Many of us have rating systems in which we rate fragrances. I'll explain mine, and you all are free to explain how you grade fragrances (for reviews and in general).
There's no surefire way to objectify fragrances, but my rating system is just how I prioritize what I recommend to people. Just because I give something a low rating, doesn't mean you shouldn't sample or buy it if you really want to. What I give a high mark, you could give a low mark to, and vice-versa. I try to be as broad-minded as I can, but my ratings aren't authoritative. Just opinions with a lot of thought put into them.
My current system:
A rating from 1-5 with .5 increments in between. (Western culture generally, when it comes to art and entertainment as well as academics, has an entitlement bias with the 10 scale that anything below a 7 is bad).
1 - Terrible
Only the worst of the worst get this, and truth be told, most fragrances actually aren't that bad. Since I believe almost any fragrance has some people who are going to enjoy it, I don't really give 1's often unless the fragrance really screws up badly.
2 - Mediocre
This fragrance isn't bad. It's just neutral or uninspiring. Maybe there's 100 fragrances like it or it's way overpriced for what you get. A person without discriminating tastes can easily wear this, but fragrance collectors have higher standards to avoid this.
3 - Good
The positives outweigh the negatives, but there are better fragrances out there. This fragrance will appeal to certain people who can tolerate its flaws.
4 - Very Good
This fragrance does just about everything you could ever want from a fragrance of it's type. There aren't any significant flaws for the fragrance, it does everything it should, but it doesn't go that extra mile either.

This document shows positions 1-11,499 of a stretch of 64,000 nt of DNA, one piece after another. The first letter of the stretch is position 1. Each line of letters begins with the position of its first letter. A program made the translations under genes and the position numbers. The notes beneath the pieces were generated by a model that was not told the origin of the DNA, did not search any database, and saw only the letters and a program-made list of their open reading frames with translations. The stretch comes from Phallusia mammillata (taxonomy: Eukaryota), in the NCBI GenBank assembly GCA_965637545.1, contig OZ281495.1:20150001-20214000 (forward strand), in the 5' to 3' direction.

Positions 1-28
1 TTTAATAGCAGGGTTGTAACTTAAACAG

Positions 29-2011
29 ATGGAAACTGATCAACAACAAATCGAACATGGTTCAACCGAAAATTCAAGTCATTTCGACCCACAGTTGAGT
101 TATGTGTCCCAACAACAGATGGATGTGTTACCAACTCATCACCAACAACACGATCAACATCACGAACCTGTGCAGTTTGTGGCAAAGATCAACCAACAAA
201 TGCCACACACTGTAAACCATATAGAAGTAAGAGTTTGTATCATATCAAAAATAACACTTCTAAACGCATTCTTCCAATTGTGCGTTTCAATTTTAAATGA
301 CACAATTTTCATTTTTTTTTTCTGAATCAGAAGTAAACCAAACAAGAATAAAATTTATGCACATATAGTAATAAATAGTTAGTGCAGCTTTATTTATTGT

5 - Great
This fragrance is not only free of meaningful flaws, but it's a monumental fragrance that's groundbreaking and will shape the industry. It doesn't just do everything you could ever want, but it does much more than that. It's a staple recommendation for every serious collector to buy or try.
* Most fragrances out there will usually get 2.5, 3 or 3.5
* 4's aren't relatively common and 5's are relatively rare
* I'm strict when it comes to ratings, but that just means the one's that do get high ratings are special.
* Keep in mind that two fragrances with the same rating aren't equal. I may give Fragrance-A a 3 and Fragrance-B a 3, but for totally different reasons. Fragrance-A might get a 3 because it's a pleasant fragrance but just doesn't do anything extremely well. Fragrance-B might get a 3 because it does a lot of things extremely well, but also has significant flaws.
* My reccomendations are triangulated. It assumes the average person who has interest for the type of fragrance that is being reviewed, isn't biased toward that type of fragrance and isn't biased against it either.
Niche vs Designer
For the rating system, I define a niche fragrance as a fragrance bottle that costs more than $100 for 100ml.
I grade niche fragrances differently than I grade designer fragrances. I rank designers how they compare to other designers and I rank niche on how they compare to other niche.
For designers, I assume there there will be fragrance collectors who are thinking of buying them, but also average consumers who aren't really into fragrances but want a great deal for their money.